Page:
Sunday, February 12, 2023

Google Professional Cloud Security Engineer Exam Prep notes - Part 3

 Integrating existing identity management solution with Google Cloud Platform

Given below are the  steps to integrate a third party identity management platform

  • You should have a domain that is enabled for email. In case of a preexisting domain registered with Google or a non-existent domain you cannot proceed
  • You should have permissions to verify domain ownership by creating txt or CNAME entry
  • Implement SAML SSO if existing identity management system is to be used for authentication to GCP console
  • Create the first cloud identity administration account and account for admin who will manage users in GCP
  • Configure billing accounts- this can either be an online account or offline invoiced account linked to a Purchase Order. For applying for an invoiced billing account you would need to meet certain criteria , ie be a registered business for one year, have min billing of $2500/month for 3 months
  • Create additional admin accounts like network admins or organization admins
  • Use directory sync  to sync identities. Passwords are not synced by default unless you choose to do so. Synching passwords is not a best practices and it is recommended to use SSO instead
  • You can also use third party IDP connectors such as connectors from Ping, Okta or Azure AD G Suite connector

Recommended usage of service accounts

Service accounts are used in access management scenarios where human users are not involved, for e.g.: when applications want to access a DB, storage or similar resources in Google cloud.While using service account to authenticate to other Google Services and APIs, it is recommended to use a user-managed service account and not default service accounts(default service accounts are created when you enable a Google cloud service). After attaching a user-managed service account to resources, you should use application default credentials(ADC) for authentication. ADC  should be configured in the application environment and is automatically used by client libraries for authentication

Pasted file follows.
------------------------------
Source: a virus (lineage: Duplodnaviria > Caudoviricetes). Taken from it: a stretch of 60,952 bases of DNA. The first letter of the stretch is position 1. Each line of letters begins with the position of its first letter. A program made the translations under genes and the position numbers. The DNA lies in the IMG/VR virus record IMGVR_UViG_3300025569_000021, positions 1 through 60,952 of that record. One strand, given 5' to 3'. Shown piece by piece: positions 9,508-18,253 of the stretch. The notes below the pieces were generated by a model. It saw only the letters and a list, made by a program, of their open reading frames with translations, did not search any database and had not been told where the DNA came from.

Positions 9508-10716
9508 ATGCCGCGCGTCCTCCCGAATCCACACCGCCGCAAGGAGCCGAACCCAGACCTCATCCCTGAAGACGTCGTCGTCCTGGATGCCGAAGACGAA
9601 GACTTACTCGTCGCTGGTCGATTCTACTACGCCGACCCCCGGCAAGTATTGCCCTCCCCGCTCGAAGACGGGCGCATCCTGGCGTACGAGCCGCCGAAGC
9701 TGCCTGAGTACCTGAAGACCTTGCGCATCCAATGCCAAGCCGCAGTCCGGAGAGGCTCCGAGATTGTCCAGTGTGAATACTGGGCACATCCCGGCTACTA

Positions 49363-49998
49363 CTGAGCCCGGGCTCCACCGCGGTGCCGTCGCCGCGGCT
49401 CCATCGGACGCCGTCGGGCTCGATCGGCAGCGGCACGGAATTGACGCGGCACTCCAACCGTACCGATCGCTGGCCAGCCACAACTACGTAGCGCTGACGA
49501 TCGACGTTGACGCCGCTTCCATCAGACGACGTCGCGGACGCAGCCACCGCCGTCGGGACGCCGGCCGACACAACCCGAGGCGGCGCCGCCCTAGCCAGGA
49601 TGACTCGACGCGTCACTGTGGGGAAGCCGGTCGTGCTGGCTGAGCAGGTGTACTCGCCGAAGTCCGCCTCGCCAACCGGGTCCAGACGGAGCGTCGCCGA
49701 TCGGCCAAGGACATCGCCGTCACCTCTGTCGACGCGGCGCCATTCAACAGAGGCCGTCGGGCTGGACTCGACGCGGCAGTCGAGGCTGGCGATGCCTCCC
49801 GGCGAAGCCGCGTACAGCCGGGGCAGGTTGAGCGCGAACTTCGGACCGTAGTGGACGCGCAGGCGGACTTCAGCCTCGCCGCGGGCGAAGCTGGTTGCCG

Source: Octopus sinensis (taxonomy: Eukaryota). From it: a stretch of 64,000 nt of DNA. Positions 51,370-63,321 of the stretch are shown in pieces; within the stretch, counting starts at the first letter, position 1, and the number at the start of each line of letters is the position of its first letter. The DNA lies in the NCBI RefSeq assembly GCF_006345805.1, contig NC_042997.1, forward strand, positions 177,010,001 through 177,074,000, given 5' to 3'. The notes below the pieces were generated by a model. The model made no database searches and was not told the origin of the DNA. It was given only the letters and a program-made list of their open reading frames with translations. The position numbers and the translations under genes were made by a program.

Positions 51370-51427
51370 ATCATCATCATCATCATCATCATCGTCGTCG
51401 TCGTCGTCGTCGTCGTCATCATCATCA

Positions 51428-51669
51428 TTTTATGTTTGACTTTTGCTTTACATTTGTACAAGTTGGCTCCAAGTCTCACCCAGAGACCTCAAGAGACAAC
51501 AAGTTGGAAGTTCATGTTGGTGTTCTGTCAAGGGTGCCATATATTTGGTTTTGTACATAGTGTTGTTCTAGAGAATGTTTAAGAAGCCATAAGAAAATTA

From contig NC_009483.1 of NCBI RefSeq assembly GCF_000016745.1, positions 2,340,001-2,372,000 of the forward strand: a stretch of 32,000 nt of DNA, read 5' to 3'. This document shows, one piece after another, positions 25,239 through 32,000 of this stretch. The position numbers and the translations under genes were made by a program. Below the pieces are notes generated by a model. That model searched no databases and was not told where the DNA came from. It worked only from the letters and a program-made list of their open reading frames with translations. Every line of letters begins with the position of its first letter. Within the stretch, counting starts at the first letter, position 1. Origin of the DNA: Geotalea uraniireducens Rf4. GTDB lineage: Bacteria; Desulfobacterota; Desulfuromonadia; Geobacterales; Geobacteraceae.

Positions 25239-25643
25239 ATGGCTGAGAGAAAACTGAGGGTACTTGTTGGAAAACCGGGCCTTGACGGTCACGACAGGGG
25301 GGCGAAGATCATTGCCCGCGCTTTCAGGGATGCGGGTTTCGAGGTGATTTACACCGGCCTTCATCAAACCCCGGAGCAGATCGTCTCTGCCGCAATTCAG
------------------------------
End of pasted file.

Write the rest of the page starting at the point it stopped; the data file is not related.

Envelope encryption

Envelope encryption is the process of implementing multiple layers of key , where one key is encrypted with another. The encryption can either be done at application or storage layer. The default encryption offered by Google is also envelope encryption, but the central keystore is Google's internal key management system. You can also choose to use KMS instead of the internal key management system

Data Encryption Keys(DEK) - used for data encryption, should be generated locally and stored with encryption at rest

Key Encryption Key(KEK)- Used for encryption DEK. Recommended to store centrally(in KMS) and rotate regularly

The process happens as follows

DEK generated locally-> Data encrypted with DEK-> DEK wrapped with KEK-> Encrypted data and wrapped DEK stored in storage system->KEK stored in KMS



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Cloud Solutions expert with 17+ years of experience in IT industry with expertise in Multi cloud technologies and solid background in Datacentre management & Virtualization. Versatile technocrat with experience in cloud technical presales, advisory, innovation , evangelisation and project delivery. Currently working with Google as Infra modernization specialist, enabling customers on their digital transformation journey . I enjoy sharing my experiences in my blog, but the opinions expressed in this blog are my own and does not represent those of people, institutions or organizations that I may be associated with in professional or personal capacity, unless explicitly stated.

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